I’ve never been accused of flip-flopping on the issues. Or stiffing my workers. Or being in the pocket of Wall Street. Or treason. Or (sadly) having small hands.
So if you’re in the mood to cast a ballot for someone you can feel good about, vote for your favorite Columnist in the Media section of the Independent’s annual Best of Santa Barbara Readers’ Poll! (You have to fill in at least 20 categories for your vote to count.) Poll closes August 17.
Still deciding who to vote for? Check out my latest columns while you mull it over …
Pokemon GO Is the Balm: In a world where innocents are mowed down while dancing, and black fathers and sons are senselessly murdered by peace officers, and peace officers are senselessly murdered by military veterans, and voters roiling with toxic resentments threaten to put a hollow shell of a human in charge of the most powerful nation on Earth — well, in that world, sometimes the only thing that makes sense is to wander the streets for hours in search of imaginary cartoon animals.
Globe-Trotting Kids Are Being ‘World Schooled’: I’m spending the week with three charming gentlemen who regale me with tales of their epic world travels. They describe the sheep on Scotland’s Isle of Skye, the vegetarian sharks in Belize, the sugar in Costa Rica, and the beaches in Cannes. From grown men, it might be braggy, but because these are my nephews — a 14-year-old and twin 10-year-olds — it’s sort of astonishing.
Dress Codes Unzipped: Are School Policies Sexist? In a nation locked like longhorns in contentious battles over abortion, immigration, and assault weapons … can anyone really still be bickering over spaghetti straps? Mais, oui, my friends. The struggle is real.
A Shrine to Splitsville: The Flotsam of Ill-Fated Flings: White opera gloves. Orange underpants. One pair of crutches. The objects on display are unrelated in almost every way. The only quality they share is heartbreak. Lock of hair. Shards of glass. Penguin cuff links. Some are outright funny, some are gut-stabbingly sad, and some border on heebie-jeebie creepy. But no matter their size, condition, or origin, all are fraught with a feeling that’s familiar to most any adult, in any country: the ache of a fizzled affair.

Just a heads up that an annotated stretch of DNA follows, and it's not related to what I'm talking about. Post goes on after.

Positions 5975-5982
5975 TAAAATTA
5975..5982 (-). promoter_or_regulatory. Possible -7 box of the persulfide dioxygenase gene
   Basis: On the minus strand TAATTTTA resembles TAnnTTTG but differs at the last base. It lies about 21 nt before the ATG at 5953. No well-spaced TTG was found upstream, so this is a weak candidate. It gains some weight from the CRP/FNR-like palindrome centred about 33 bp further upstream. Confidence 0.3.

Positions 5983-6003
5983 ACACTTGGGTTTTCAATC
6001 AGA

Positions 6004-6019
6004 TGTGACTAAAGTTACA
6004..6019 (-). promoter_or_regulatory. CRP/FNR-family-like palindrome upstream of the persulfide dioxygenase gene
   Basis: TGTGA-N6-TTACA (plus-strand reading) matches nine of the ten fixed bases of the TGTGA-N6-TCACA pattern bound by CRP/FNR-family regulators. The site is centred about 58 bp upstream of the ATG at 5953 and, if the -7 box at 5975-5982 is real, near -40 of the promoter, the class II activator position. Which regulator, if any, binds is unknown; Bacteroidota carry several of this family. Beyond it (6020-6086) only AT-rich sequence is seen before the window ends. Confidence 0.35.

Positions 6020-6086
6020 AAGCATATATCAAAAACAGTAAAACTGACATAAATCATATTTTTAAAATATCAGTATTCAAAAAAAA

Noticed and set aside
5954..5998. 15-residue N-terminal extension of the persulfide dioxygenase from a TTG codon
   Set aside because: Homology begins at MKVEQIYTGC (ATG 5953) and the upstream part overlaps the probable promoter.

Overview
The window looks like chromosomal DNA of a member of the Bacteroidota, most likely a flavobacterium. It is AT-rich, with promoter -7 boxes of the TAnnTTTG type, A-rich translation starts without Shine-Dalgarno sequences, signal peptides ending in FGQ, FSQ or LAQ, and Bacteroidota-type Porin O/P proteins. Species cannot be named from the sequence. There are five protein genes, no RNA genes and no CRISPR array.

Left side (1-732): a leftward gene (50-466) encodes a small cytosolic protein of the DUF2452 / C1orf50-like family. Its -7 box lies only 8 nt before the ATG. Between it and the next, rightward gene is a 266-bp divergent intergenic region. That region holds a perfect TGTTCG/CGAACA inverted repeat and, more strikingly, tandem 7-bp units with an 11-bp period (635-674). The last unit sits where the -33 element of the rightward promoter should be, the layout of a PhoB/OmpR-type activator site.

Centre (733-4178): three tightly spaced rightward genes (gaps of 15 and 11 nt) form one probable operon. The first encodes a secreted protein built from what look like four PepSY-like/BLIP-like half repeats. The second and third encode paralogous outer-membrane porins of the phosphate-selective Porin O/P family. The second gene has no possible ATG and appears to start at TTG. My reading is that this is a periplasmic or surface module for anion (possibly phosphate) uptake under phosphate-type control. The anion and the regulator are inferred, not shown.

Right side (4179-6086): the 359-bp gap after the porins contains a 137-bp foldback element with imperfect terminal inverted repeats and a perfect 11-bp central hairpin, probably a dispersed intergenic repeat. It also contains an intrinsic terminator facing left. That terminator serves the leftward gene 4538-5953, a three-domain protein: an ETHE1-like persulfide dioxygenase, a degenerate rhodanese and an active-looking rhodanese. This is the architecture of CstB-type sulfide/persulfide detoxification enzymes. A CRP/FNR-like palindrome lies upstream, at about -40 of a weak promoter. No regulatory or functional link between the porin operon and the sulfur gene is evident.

Maxxed Out: Is System Rigged Against Working Moms? I have an ugly secret: For 18 years, I’ve felt like a fraud both at home and at work. From the moment I became pregnant with my first child, who graduates high school next week, I’ve had the unshakable sensation that I’m faking big chunks of my life, playing the part of a competent and confident mother and professional — but in fact always shortchanging someone their due: arriving late to work after delivering a forgotten lunchbox to school, darting out of a too-long meeting to arrive at the school awards ceremony 30 seconds after they call my kid’s name, emailing with the college counselor when I’m supposed to be watching that IT training, or grinning robotically through my son’s trumpet-lesson story at the dinner table when my mind is on that proposal I need to finish by morning.
Feeling the Pay Gap—Personally: [Yes, we know there are words missing in this column. That’s what it feels like to get stiffed on a regular basis.]
Picture this: You’re 10 years old, and there’s just enough cake left for two delicious. Dad cuts a big piece for your twin brother and a small one for you, hands you your plate and smiles as if. You take the meager slice and say thanks, but you feel. What could his reasoning? Are you not as? Does Dad not? The idea’s absurd, of course, but.
This is the reality of working women throughout the U.S.: a frustrating daily, dollarly injustice that affords them less than what. That falls maddeningly short of what they. That takes them almost to where they deserve to go and then.
Irritating as hell, isn’t? Welcome to our.
It’s a terrific honor to me to have readers who find value in my musings, and who share them with friends, and who write to tell me so.
So thanks for reading — and VOTING!